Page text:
Strength building is a tool to achieve a goal. Everyone is different. Exercises and load must be carefully selected. And building strength isn’t for the faint of heart. It requires hard work, careful planning, and sound execution.

The Bottom Line?

If you’re not lifting weights, start now.

Getting stronger is the gym is the compound interest of training. The more you put in earlier, the more wealth you’ll accumulate over time.  

When you put a premium on strength, everything else becomes easier.

As science and experience have shown us, heavy resistance training can add inches to your arms, inches off your belly, and quality years to your life…

…if you step up to the plate and get started.

Still, I know reading an article and putting a plan to action are two different animals. Well, allow me to simplify the process for you.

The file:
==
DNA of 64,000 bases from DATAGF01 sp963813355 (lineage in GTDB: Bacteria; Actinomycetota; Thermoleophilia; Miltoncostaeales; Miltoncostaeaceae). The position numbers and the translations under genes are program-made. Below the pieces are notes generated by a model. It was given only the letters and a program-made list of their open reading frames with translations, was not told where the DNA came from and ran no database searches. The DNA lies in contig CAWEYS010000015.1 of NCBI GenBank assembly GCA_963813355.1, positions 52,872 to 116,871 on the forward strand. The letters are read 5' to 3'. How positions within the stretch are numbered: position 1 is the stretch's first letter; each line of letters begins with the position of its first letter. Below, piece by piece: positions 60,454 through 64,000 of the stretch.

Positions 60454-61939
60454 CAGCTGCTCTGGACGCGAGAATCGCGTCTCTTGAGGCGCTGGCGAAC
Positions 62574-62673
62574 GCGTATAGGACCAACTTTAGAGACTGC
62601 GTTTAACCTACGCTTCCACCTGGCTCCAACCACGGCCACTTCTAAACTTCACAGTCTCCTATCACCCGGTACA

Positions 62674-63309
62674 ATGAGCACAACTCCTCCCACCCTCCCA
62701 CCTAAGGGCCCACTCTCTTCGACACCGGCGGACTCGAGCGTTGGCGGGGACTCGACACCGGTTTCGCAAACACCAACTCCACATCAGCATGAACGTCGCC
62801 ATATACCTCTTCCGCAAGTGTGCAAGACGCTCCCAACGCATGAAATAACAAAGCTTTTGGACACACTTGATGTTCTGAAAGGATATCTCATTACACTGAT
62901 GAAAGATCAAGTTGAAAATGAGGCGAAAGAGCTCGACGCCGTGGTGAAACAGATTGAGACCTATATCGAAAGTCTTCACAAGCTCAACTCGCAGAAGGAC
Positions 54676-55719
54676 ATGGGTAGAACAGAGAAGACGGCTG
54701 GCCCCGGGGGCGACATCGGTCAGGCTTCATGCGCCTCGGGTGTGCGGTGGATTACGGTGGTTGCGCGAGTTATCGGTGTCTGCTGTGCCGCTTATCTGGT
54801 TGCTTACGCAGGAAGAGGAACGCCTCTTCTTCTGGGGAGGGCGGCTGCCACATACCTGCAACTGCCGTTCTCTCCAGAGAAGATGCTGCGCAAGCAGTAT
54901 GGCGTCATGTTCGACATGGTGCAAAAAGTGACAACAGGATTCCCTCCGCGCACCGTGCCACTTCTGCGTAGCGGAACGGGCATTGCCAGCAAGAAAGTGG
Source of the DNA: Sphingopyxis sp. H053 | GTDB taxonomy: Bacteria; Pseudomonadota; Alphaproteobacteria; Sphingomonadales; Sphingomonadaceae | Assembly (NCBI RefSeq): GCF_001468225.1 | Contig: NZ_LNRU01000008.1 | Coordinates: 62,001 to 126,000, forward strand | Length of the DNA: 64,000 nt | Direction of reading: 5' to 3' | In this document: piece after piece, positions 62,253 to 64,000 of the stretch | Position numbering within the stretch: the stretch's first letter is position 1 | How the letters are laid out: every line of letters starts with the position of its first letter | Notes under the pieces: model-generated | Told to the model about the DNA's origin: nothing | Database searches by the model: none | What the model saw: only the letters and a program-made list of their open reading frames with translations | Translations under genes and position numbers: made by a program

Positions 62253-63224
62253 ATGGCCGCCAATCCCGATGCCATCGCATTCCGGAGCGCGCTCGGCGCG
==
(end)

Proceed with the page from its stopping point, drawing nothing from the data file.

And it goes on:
At Bach Performance, we specialize in helping busy people like you look great naked without living in the gym. We’ll customize every aspect of your workouts and nutrition to help you look your best without obsessing over fitness.

All you’ll need to do? Follow the trusted expert guidance of your coach and be amazed at the results.

To lead a life that’s improved, not consumed by fitness, apply here.



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  2. Royvia September 13, 2019 at 8:42 am - Reply

    Great post.

  3. Michael Knudsen September 29, 2019 at 3:01 am - Reply

    Great article. Another benefit of huge importance is the reduced risk of osteoporosis. Heavy training stimulates bone formation and would avoid thousands and thousands of dissabling fractures in the elderly.